By Lucy Komisar
Dec 14, 2019
Democrats seeking the party‘s nomination for president have run up against a real-live example of what they should be talking about: exploitation of workers. Their Thursday debate is scheduled to take place at Loyola Marymount University in Los Angeles, but Unite Here Local 11 announced members would picket the food service provider, the French multinational Sodexo, which employs 150 cooks, dishwashers, cashiers and servers at the university. Negotiations that began in March, dealing with issues such as pay and affordable health insurance, stalled when the company cancelled recent talks. All the candidates said they would not cross the line.
But they should know more about Sodexo. It is a documented thief, stealing from universities, schools, hospitals, even the military. Here is the article I wrote in 2011 for the New York Times. And a link to an earlier, more detailed one based on two Sodexo whistleblowers, for In These Times. The revelations led to a $20-million settlement in New York State. Authorities in other localities seem to have ignored the corruption that I exposed.
How the Food Industry Eats Your Kid‘s Lunch
By Lucy Komisar
The New York Times, Dec 3, 2011
An increasingly cozy alliance between companies that manufacture processed foods and companies that serve the meals is making students ” a captive market ” fat and sick while pulling in hundreds of millions of dollars in profits. At a time of fiscal austerity, these companies are seducing school administrators with promises to cut costs through privatization. Parents who want healthier meals, meanwhile, are outgunned.
Each day, 32 million children in the United States get lunch at schools that participate in the National School Lunch Program, which uses agricultural surplus to feed children. About 21 million of these students eat free or reduced-price meals, a number that has surged since the recession. The program, which also provides breakfast, costs $13.3 billion a year.
Sadly, it is being mismanaged and exploited. About a quarter of the school nutrition program has been privatized, much of it outsourced to food service management giants like Aramark, based in Philadelphia; Sodexo, based in France; and the Chartwells division of the Compass Group, based in Britain. They work in tandem with food manufacturers like the chicken producers Tyson and Pilgrim‘s, all of which profit when good food is turned to bad.
Here‘s one way it works. The Agriculture Department pays about $1 billion a year for commodities like fresh apples and sweet potatoes, chickens and turkeys. Schools get the food free; some cook it on site, but more and more pay processors to turn these healthy ingredients into fried chicken nuggets, fruit pastries, pizza and the like. Some $445 million worth of commodities are sent for processing each year, a nearly 50 percent increase since 2006.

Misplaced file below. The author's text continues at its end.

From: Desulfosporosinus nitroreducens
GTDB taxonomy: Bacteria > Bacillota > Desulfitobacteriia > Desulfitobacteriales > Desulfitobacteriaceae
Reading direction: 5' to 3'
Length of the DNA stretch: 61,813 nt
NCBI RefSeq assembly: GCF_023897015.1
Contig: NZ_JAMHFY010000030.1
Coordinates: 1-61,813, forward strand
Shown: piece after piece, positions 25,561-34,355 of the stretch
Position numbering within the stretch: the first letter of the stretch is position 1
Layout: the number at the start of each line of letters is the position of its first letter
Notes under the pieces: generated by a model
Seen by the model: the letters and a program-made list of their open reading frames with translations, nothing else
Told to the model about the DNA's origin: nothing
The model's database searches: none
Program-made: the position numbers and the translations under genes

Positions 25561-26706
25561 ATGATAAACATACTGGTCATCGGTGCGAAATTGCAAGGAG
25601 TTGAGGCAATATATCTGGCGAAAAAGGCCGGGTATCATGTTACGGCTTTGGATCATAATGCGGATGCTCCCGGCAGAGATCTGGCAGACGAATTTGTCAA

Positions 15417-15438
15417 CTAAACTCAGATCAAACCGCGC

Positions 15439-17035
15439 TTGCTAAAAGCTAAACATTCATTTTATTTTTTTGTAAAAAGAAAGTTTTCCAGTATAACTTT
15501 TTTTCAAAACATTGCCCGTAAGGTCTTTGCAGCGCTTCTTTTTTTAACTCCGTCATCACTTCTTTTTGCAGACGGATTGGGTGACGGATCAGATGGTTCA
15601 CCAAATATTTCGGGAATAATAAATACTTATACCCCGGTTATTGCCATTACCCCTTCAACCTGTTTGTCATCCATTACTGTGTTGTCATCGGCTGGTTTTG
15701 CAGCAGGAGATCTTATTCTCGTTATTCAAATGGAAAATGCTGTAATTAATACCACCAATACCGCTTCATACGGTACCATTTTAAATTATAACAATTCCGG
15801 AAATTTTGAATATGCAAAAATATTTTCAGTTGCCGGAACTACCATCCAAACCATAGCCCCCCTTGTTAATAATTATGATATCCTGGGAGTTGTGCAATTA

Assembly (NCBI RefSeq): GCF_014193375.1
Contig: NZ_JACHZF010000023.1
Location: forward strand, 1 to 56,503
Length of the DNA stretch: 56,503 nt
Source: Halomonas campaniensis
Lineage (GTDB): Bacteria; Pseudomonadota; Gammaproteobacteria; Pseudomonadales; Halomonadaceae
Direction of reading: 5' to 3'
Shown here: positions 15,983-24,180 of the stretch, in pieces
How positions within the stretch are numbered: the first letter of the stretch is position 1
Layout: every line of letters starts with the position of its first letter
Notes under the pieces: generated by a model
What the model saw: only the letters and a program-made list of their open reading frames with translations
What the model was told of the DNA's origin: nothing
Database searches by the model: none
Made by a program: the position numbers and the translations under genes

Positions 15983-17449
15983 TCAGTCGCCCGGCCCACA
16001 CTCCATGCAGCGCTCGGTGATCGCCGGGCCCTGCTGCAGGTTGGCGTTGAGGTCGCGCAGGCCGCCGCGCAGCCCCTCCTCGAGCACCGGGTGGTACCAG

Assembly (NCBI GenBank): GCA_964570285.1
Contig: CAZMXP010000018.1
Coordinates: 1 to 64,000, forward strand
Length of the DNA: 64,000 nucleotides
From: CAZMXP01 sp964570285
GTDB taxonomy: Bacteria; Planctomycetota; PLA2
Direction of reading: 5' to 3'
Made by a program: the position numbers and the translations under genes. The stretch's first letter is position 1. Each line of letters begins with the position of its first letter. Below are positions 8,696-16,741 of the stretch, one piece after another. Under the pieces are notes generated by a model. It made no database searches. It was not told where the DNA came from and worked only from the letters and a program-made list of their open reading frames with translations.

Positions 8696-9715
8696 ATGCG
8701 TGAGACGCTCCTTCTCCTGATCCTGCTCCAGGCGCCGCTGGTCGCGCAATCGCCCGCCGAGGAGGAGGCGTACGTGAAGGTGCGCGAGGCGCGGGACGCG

The Agriculture Department doesn‘t track spending to process the food, but school authorities do. The Michigan Department of Education, for example, gets free raw chicken worth $11.40 a case and sends it for processing into nuggets at $33.45 a case. The schools in San Bernardino, Calif., spend $14.75 to make French fries out of $5.95 worth of potatoes.
The money is ill spent. The Center for Science in the Public Interest has warned that sending food to be processed often means lower nutritional value and noted that “many schools continue to exceed the standards for fat, saturated fat and sodium.” A 2008 study by the Robert Wood Johnson Foundation found that by the time many healthier commodities reach students, “they have about the same nutritional value as junk foods.”
Monica Zimmer, a Sodexo spokeswoman, said that “much has changed” since those studies, pointing to the company‘s support for “nutrition education to encourage young students to eat more fruits and vegetables.”
Roland Zullo, a researcher at the University of Michigan, in a study in 2008 he showed that Michigan schools that hired private food-service management firms spent less on labor and food but more on fees and supplies, yielding “no substantive economic savings.” Alarmingly, he even found that privatization was associated with lower test scores, hypothesizing that the high-fat and high-sugar foods served by the companies might be the cause. In a later study in 2010, Dr. Zullo found that Chartwells was able to trim costs by cutting benefits for workers in Ann Arbor schools, but that the schools didn‘t end up realizing any savings.
Why is this allowed to happen? Part of it is that school authorities don‘t want the trouble of overseeing real kitchens. Part of it is that the management companies are saving money by not having to pay skilled kitchen workers.